Lock next Wednesday evening in and the road to the weekend just got much easier.

And chill that red.

Ingredients

8 chicken thighs (ideally skin-on and bone in)
Salt and freshly cracked pepper
1/2 tsp red pepper flakes
6 garlic cloves, minced
1/2 tsp crushed fennel seeds
1 tbsp roughly chopped rosemary
1 tbsp olive oil
2 lemons, cut into 8 wedges each
1 c olives, black and green pitted
1 c chicken stock
3 tbsp chopped parsley to serve

Method

  1. Pat chicken thighs dry with paper towels. Season well with salt and pepper and place in a baking dish one layer, (skin) side up. Sprinkle with red pepper, garlic, fennel and rosemary and drizzle with olive oil. Rub seasoning on all sides. Tuck lemon wedges here and there, marinating for 15 minutes. Heat the oven to 190c.
  2. Put the baking dish in the oven for 20 minutes uncovered (or until the skin, if you have it, starts to brown). Scatter olives over evenly and then pour over the stock. Cover tightly and bake for 1 hour.
  3. Remove thighs and lemon wedges and arrange on a platter and keep warm. Pour pan juices into a saucepan and quickly skim fat from the surface. Over high heat, simmer rapidly until reduced by half. Spoon juices over the chicken, sprinkle with parsley and serve.

Baked Huevos Rancheros

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Far enough. We garnished with red chilli rather than green though the point is to garnish and dial it up as much as you can.

Serves: 4

You can’t beat a special weekend breakfast and our favourite is anything with a little spice, tomato and hopefully some chorizo.

This recipe is consistent with a few others I have typed up – beans, chilli, tomato and baked eggs – though that is simply consistent with how much we love this sort of start to a Sunday morning.

With a good coffee or ideally, a good Champagne, this fairly straightforward number will hopefully inspire you to kick-off next Sunday with a bang.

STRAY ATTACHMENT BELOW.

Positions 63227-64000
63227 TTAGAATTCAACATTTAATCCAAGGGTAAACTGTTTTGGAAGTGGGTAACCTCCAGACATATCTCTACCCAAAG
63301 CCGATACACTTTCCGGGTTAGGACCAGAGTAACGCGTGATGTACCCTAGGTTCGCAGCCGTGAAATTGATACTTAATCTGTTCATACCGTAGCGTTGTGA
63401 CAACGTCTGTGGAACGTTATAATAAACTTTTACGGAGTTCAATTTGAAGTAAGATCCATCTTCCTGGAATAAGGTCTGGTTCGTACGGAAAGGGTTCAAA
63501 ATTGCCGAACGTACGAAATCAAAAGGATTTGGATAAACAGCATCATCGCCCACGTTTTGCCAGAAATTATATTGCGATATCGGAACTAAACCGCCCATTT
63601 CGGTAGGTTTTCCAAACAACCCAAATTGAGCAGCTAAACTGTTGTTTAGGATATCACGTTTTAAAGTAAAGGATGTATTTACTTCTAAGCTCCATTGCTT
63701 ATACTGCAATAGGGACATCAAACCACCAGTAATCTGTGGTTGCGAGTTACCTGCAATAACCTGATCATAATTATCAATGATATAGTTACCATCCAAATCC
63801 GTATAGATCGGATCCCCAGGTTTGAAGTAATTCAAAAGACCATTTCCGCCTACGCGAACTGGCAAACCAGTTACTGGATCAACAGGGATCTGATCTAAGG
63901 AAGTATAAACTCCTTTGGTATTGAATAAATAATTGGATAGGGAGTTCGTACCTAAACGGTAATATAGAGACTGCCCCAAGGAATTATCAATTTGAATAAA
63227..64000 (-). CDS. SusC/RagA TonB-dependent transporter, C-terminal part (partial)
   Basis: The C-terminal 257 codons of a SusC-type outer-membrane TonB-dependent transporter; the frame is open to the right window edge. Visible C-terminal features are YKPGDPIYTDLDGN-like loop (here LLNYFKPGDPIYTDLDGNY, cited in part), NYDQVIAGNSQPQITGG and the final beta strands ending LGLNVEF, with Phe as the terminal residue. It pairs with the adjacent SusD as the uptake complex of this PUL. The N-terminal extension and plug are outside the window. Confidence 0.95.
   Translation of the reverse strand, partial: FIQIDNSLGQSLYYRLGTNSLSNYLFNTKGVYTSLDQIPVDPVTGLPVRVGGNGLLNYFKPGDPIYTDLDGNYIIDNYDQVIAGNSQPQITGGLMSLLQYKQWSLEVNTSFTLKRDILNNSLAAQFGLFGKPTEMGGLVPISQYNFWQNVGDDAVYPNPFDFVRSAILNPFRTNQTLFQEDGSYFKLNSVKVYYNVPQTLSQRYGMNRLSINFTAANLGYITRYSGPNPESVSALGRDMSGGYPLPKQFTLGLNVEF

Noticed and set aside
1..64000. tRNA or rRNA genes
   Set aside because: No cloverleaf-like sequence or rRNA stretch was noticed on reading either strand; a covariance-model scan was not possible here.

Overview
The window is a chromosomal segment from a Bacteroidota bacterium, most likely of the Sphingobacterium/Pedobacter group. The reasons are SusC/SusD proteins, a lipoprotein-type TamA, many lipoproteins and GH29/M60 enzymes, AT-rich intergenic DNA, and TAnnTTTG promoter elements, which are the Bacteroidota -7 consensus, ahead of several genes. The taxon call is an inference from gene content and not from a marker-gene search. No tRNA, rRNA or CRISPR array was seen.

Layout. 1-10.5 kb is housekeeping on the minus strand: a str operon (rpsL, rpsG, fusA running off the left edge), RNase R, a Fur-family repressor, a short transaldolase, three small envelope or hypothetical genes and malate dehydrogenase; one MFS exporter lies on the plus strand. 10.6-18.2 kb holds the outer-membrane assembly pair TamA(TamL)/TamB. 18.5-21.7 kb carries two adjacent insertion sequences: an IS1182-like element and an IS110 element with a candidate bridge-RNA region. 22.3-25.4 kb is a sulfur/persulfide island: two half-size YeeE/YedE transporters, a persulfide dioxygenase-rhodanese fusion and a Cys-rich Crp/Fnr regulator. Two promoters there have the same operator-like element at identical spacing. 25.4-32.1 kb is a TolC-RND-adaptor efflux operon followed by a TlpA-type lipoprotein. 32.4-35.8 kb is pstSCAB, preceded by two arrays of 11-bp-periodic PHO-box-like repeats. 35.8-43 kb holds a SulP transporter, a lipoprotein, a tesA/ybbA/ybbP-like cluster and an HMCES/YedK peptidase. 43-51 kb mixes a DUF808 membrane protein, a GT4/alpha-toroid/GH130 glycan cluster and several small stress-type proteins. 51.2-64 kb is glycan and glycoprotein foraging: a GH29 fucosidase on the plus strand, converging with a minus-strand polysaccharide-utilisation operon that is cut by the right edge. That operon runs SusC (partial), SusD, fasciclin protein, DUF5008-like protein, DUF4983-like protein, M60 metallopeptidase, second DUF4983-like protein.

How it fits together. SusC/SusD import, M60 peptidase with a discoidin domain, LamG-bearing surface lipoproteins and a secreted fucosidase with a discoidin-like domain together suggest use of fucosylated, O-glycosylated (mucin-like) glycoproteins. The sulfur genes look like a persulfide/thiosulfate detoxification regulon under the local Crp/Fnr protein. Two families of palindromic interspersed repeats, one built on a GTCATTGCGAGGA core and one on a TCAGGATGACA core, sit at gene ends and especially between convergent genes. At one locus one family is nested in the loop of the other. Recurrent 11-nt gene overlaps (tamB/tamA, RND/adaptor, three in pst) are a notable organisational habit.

Ingredients

4 flour tortillas
1 tbsp extra virgin olive oil
1 large red onion, finely chopped
200gm dried chorizo, chopped
400gm can cannellini beans, rinsed and drained
1 long red chilli, seeds removed, chopped plus extra to serve
1 yellow capsicum, chopped
400gm can chopped tomatoes
4 eggs
Sour cream and coriander leaves to serve

Method

  1. Preheat the oven to 200c. Great 4 ramekins and carefully line with the tortillas.
  2. Heat the oil in a frypan over a low heat and add the onion. Cook for 10 minutes until soft and add the chorizo. Turn up the heat a bit and cook for 5 minutes until starting to crisp. Add the beans, chilli and capsicum and season. Cook for another 5 minutes.
  3. Add the tomatoes and cook until the liquid has reduced and the consistency is thick.
  4. Divide among the tortilla cups, making small wells in the center of each.
  5. Break eggs into the wells. Bake for 20 minutes or until the eggs are just set.
  6. Serve with extra chilli, sour cream, coffee and Champagne.

Pad ka prao (minced pork, fried egg and rice)

Serves: 2

Read the ingredients and don’t over think it.

This is Monday done: street-style Thai.

Ingredients

1 tbsp sunflower oil
500gm pork mince
3 cloves garlic
3 birds eye chillies
1 small brown onion
1 tbsp fish sauce
2 tbsp soy sauce
1 tbsp kecap manis
1 tbsp oyster sauce
5 sprigs Thai basil leaves
2 eggs
Jasmine rice to serve

Method

  1. Cook the rice and set aside.
  2. De-seed the chillies and finely chop with the garlic and onion.
  3. Heat the oil in a medium-hot wok and fry the garlic, chillies and onion for 2 minutes. Add the pork and break up, working through until almost cooked through.
  4. Meanwhile, in a separate pan, fry the eggs until they have a slightly crispy base.
  5. Back to the pork, add the fish sauce, soy sauce, kecap manis and oyster sauce and stir through; reduce the sauces slightly and add the basil leaves. Stir and remove from the heat.
  6. Serve on rice with the fried egg on top.

Greek Fisherman’s Stew

Serves: 6